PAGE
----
26 Jul, 2022 17:32
Three peacekeepers killed in anti-UN protests
Demonstrators stormed and looted a UN mission in eastern Congo
UN soldiers from the peacekeeping mission in the Democratic Republic of Congo (MONUSCO) take position at a looted warehouse at the UN facilities in Goma on July 25, 2022. © Michel Lunanga / AFP
Three UN peacekeepers and seven demonstrators were killed, and at least 50 more people injured in the riots in Goma, the government of the Democratic Republic of Congo said on Tuesday. A mob stormed the headquarters and logistics center of the MONUSCO mission in the eastern Congolese city, forcing the evacuation of the UN staff.
A civilian was fatally shot outside the UN logistic base in Goma on Tuesday, AFP reported citing its correspondent on the ground. Congolese government spokesman Patrick Muyaya said that security forces had fired “warning shots” at the crowd in order to stop the attacks on UN troops and staff.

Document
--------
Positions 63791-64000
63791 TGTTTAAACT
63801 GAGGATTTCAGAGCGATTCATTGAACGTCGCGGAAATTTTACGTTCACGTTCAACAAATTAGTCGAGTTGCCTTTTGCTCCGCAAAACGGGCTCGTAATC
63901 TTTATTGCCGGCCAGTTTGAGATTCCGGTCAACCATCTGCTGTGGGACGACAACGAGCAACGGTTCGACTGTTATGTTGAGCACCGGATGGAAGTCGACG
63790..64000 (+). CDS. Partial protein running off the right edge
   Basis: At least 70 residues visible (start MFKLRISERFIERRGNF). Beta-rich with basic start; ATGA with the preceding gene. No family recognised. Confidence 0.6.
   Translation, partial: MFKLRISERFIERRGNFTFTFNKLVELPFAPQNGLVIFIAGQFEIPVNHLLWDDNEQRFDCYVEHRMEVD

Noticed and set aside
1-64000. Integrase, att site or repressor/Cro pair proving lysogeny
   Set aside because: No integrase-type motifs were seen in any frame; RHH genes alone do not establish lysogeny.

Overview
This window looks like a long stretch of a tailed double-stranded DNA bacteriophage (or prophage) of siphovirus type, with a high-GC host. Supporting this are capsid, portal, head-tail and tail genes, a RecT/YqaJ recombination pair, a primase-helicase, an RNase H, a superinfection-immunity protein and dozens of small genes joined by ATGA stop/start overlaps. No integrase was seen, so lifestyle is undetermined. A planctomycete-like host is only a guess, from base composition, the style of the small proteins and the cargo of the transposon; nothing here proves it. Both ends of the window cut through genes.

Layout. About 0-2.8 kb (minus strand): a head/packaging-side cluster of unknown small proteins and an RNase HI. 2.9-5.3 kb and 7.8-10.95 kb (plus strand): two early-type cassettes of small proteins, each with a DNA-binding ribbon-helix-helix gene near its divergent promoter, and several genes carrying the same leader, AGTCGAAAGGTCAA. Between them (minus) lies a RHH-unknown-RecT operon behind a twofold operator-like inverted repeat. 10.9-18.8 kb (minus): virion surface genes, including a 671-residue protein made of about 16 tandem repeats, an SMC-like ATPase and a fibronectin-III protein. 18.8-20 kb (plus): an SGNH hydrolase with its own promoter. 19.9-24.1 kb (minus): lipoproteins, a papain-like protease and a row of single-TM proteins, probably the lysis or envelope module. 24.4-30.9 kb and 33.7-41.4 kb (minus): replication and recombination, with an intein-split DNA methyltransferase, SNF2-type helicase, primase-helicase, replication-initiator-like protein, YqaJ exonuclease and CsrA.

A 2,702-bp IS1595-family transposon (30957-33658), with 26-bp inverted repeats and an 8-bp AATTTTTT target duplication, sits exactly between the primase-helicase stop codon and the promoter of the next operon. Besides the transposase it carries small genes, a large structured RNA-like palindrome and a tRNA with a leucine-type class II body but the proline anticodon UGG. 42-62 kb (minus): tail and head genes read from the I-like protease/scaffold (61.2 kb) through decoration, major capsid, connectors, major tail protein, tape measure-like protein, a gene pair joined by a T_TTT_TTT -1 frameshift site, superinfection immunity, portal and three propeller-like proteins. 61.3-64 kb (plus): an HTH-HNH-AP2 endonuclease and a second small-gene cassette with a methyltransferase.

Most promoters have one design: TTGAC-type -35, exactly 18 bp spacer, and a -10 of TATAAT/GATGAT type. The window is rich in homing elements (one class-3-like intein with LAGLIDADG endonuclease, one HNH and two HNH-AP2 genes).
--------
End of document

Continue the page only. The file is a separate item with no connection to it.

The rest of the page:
The peacekeepers’ base in Goma was surrounded by hundreds of hostile protesters on Monday, chanting slogans before storming the premises. UN security personnel fired teargas to try and disperse them, while helicopters airlifted the staff from the base. Reporters later saw the crowd smash windows and loot the compound, as well as burn the entrance gate.
According to Al Jazeera, the protest was organized by a faction linked to President Felix Tshisekedi’s ruling UDPS party. The rioters demanded the mission’s departure, accusing the peacekeepers of failing to protect civilians.
UN peacekeepers die in helicopter crash
The North Kivu province of eastern Congo has seen a resurgence of fighting in recent months, with the government mainly blaming the Rwandan-backed March 23 militia (M23), one of more than 100 armed groups operating in the area.
Troops from India and Bangladesh make up the largest contingents among the MONUSCO peacekeepers. The Indian army said on Tuesday that it took “robust actions” to prevent the looting of their base and hospital by “certain civilian armed groups.”
MONUSCO is the current name of the UN mission, originally established in 1999 to help the African country recover from a war that also involved Rwanda, Uganda, Burundi, Angola, Chad, Namibia and Zimbabwe, along with a number of non-state militias.